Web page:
The 8 Best Bartending Guides and Cocktail Books in 2022

Spirited guides to all your cocktail-making needs

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Our Top Picks

Best Overall: The Craft of the Cocktail at Amazon

Often considered an industry bible, this is an absolute must-own for anyone who's interested in drinks.

Best For Beginners: The Joy of Mixology at Amazon

Author Gary Regan’s concept of categorizing drinks makes it easy to memorize classics and create your own recipes.

Best For Entertaining: Tiki: Modern Tropical Cocktails at Amazon

This cocktail book guides you through fresh juices, homemade syrups, and tropical flavors.

Most Comprehensive: Meehan’s Bartender Manual at Amazon

Meehan calls on industry friends to weigh in with tips and tricks to perfecting cocktail-making.

Best Graphics: Craft Cocktails at Home at Amazon

Kevin Liu infuses the world of cocktails with duct tape, quirky recipes, and many laughs along the way.

Best Coffee Table Book: Cocktail Codex at Amazon

It reads like a textbook (albeit a gorgeous one), breaking down the six easy templates for creating cocktails.

Best Single-Topic: Spirits of Latin America at Amazon

Part cocktail book, part travelogue, this book details Ivy Mix’s time traveling (and drinking) her way through Latin America.

Best For Experimentation: Liquid Intelligence at Amazon

"Dave Arnold turns classic cocktails on their head, questioning correct temperatures, carbonation, measurements, and acidity."

Regardless of whether you are a seasoned bartender or a home-mixologist enthusiast, a selection of boozy books will help improve your cocktail-making skills. Our selections stroll many different avenues: There are books that cover the basics of mixology and those that dive deep into cocktail history. Some are meant to entertain or inspire a spirited DIY project or two, while others transport you to the world’s best drinking destinations or provide a stunning centerpiece and conversation starter in the form of a coffee table book.

Here are the best cocktail and bartending guides, with insight provided by some of the country’s top bartenders.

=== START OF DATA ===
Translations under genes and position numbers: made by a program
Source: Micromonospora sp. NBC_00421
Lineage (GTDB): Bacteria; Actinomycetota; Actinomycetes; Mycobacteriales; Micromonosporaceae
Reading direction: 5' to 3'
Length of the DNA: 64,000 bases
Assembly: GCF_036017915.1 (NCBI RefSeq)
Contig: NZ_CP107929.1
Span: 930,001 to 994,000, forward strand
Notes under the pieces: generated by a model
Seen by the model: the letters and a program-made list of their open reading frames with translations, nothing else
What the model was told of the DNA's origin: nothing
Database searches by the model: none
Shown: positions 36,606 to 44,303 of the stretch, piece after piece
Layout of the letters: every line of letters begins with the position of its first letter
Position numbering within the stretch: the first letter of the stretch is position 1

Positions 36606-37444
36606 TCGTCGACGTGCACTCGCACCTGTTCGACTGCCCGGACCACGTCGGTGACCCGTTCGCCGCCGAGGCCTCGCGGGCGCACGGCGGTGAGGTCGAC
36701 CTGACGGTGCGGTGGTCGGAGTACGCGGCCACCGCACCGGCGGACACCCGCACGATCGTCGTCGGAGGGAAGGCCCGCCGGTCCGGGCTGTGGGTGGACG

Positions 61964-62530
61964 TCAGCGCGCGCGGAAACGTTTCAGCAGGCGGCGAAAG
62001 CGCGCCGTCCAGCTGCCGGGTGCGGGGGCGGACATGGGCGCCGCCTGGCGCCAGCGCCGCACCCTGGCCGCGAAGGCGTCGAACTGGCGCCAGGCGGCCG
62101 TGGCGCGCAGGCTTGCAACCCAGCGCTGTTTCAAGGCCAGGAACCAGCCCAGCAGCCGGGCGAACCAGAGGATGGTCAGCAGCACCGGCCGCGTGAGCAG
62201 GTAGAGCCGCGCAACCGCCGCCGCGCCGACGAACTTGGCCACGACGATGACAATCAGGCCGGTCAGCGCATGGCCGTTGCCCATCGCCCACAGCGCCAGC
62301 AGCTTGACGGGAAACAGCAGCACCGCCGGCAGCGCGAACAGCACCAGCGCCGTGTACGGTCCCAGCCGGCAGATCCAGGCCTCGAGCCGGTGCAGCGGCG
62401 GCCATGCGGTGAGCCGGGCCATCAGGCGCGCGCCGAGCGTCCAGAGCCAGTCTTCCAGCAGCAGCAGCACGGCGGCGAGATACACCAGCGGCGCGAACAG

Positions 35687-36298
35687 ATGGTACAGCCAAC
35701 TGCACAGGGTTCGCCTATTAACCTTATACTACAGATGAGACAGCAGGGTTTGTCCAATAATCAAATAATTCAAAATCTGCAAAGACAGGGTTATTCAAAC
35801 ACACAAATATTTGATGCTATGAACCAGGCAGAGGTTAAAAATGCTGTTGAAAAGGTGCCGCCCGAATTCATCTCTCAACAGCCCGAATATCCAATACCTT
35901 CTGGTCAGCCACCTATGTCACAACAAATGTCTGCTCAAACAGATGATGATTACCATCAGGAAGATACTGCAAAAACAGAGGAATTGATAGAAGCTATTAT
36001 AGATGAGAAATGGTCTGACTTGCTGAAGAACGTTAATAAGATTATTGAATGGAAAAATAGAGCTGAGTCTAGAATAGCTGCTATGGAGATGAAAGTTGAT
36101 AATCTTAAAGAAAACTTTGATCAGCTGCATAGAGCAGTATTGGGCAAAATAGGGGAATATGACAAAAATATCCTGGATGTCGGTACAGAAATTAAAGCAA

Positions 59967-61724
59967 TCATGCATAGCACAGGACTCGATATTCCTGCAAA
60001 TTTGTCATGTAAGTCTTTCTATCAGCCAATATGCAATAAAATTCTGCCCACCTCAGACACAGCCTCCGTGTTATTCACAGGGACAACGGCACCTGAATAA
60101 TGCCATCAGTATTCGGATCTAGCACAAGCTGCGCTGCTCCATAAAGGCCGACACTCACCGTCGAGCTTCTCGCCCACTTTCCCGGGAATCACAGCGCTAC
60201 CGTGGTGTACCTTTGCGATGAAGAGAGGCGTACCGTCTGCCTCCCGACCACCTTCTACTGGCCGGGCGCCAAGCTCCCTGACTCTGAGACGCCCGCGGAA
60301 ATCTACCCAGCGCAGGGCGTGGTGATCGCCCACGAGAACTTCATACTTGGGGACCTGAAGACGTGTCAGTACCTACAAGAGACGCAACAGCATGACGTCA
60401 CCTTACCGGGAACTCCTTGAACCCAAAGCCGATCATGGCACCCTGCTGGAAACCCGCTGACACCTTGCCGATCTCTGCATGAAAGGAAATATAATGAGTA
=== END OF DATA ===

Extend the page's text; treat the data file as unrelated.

Best Overall: The Craft of the Cocktail

The Craft of the Cocktail Book by Dale DeGroff
One of the best modern bartending guides, Dale DeGroff's The Craft of the Cocktail is a book everyone who mixes cocktails needs in their library. Courtesy of
What We Like
  • Written by the King of Cocktails

  • Covers a wide range of topics

What We Don't Like
  • Older than most books

"The Craft of the Cocktail" is often considered an industry bible—an absolute must-own for anyone who is interested in drinks. It’s written by Dale DeGroff, known in the industry as "King of Cocktails," who has trained a whole generation of the world’s best bartenders. Much of his knowledge is imparted in these pages, including tips on perfecting your technique, how to properly set up a bar, and how to correctly use your tools.

In these pages, Degroff provides primers on every major spirit category, sprinkled with anecdotes and fun facts about the booze world. With over 500 cocktail recipes, Degroff covers popular drinks, historic drinks you should know, and a number of his own creations that have now become modern classics in the bar world. 

It’s a great book to have around as a point of reference. Use it to look up cocktail recipes with ease, or flip through it to refresh yourself on spirits categories.

Number of Recipes: More than 500 | Pages: 240 | Date Published: 2002

Best For Beginners: The Joy of Mixology

The Joy of Mixology Book by Gary (Gaz) Regan
If you love history and you love cocktails, Gary Regan's The Joy of Mixology is a must. Professional bartenders will find this a valuable reference. Courtesy of
What We Like
  • Recently updated

  • A cocktail "bible"

  • Great for drink makers of all levels

What We Don't Like
  • Lacking lots of images and illustrations

Penned by Gary "Gaz" Regan, "The Joy of Mixology" kicks off with a colorful history of the cocktail and mixed drinks world. It then transitions to the recipe section of the book, where Regan focuses on the different "families" of cocktail styles through informative tables. His concept of categorizing drinks makes it easy to memorize classics and build your own recipes. 

Regan was beloved for hosting bartending training camps, and much of the wisdom he taught rising bar stars is cataloged in these pages. There’s valuable advice as well as insight on the tools and techniques that have worked best in his own career. 

Though the book was first written in 2003, a recent re-release has been revised to include more cocktail recipes, updates to the original, and a deep dive into the drink-making revival that has taken place over the last decade. Whether you're a pro or an enthusiast, this is a staple book for any bar library.

Number of Recipes: More than 350 | Pages: 352 | Date Published: 2003

Best For Entertaining: Tiki: Modern Tropical Cocktails

What We Like
  • Doubles as an excellent coffee table book

  • Stunning photography and illustrations

What We Don't Like
  • Recipes are challenging for new bartenders